Kelley, Abby

Kelley, Abby:

see Foster, Abigail KelleyFoster, Abigail Kelley,
1810–87, American abolitionist and advocate of women's rights, b. near Amherst, Mass. Abby Kelley, as she was known to her contemporaries, began her crusade against slavery in 1837 after teaching in several Quaker schools.
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Kelley, (Abigail) Abby

(1810–87) abolitionist; born in Pelham, Mass. Inspired by her Quaker faith, by 1835 she was becoming active in the antislavery movement in Lynn, Mass., where she was a teacher. Her first major public address on the subject, at the second women's antislavery convention in Philadelphia (1838), was so effective that she was persuaded by abolitionist leaders to devote herself to being an antislavery lecturer. She left teaching and proceeded to spend the next 20 years traveling throughout the Northeast, not only promoting the message of the abolitionists, but by her very presence and strength advancing the cause of the equality of women. She aligned herself with the more radical of the abolitionists and in 1845 she married one of these, Stephen Symonds Foster; he would often stay at home with their daughter while she went off lecturing. By 1859 she had broken with William Lloyd Garrison with whom she had been closely associated in both the abolition and nonresistance movements since 1835. After the Civil War she devoted herself to advancing women's rights while also finding time for some of the medical, dietary, and spiritual fads of the era. Although she could be something of a fanatic, she was also extremely courageous and is credited with inspiring a whole generation of women to become abolitionists and feminists.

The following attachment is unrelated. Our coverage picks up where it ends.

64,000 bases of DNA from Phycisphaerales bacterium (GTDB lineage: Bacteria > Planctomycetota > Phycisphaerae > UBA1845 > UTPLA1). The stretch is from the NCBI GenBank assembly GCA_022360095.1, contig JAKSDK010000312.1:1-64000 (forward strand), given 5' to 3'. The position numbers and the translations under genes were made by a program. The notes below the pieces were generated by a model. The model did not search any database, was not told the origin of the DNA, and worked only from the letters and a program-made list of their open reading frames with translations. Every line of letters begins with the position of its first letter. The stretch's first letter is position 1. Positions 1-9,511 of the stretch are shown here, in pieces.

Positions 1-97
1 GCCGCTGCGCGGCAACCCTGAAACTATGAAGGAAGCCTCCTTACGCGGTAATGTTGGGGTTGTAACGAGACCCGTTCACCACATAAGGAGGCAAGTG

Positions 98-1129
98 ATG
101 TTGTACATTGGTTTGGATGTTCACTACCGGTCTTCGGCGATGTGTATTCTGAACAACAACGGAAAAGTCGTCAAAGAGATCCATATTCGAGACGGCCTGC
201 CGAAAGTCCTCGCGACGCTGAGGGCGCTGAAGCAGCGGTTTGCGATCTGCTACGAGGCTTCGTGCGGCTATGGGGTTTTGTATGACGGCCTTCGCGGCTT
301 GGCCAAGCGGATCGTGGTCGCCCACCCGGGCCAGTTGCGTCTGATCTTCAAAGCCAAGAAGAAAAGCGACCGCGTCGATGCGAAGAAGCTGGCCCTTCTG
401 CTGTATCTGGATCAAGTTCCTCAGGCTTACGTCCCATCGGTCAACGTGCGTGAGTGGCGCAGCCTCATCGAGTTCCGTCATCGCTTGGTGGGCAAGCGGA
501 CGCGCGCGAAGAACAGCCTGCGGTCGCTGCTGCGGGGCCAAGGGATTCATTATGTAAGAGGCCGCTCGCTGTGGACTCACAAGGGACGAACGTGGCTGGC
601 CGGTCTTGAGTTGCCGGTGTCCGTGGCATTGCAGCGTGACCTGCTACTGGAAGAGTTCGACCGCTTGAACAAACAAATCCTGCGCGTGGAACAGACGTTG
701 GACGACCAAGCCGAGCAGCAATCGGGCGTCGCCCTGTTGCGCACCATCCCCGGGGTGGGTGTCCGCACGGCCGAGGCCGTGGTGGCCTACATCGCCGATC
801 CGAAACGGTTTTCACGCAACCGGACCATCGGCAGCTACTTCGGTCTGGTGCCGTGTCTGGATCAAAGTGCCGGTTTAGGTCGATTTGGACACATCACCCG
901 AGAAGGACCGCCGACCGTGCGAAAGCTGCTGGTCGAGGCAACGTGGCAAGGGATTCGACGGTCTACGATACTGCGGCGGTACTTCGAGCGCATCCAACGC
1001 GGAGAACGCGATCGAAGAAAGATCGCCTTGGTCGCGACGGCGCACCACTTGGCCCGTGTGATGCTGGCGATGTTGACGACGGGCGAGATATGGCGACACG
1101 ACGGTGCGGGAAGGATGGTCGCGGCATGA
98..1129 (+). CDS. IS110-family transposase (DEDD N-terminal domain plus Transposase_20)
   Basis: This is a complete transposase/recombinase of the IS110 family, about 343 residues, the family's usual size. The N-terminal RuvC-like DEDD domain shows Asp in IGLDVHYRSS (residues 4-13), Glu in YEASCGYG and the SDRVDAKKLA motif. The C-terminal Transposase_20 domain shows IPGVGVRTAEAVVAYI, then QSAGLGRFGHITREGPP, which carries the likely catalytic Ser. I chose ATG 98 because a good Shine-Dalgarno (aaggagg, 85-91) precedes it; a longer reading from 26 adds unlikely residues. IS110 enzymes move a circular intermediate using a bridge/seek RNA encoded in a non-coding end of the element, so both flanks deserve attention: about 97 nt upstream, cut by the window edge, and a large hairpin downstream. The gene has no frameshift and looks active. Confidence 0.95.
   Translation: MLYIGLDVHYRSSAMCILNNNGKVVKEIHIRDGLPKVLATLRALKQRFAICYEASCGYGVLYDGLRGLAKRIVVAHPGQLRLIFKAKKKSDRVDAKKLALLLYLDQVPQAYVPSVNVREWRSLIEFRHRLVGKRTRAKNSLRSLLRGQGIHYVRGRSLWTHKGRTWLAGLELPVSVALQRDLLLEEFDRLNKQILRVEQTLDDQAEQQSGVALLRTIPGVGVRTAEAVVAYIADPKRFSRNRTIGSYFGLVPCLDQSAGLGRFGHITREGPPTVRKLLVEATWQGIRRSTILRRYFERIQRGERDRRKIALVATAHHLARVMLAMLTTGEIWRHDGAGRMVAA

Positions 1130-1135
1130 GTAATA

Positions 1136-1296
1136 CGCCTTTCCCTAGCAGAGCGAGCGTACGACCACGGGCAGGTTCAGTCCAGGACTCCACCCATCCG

The Cambridge Dictionary of American Biography, by John S. Bowman. Copyright © Cambridge University Press 1995. Reproduced with permission.
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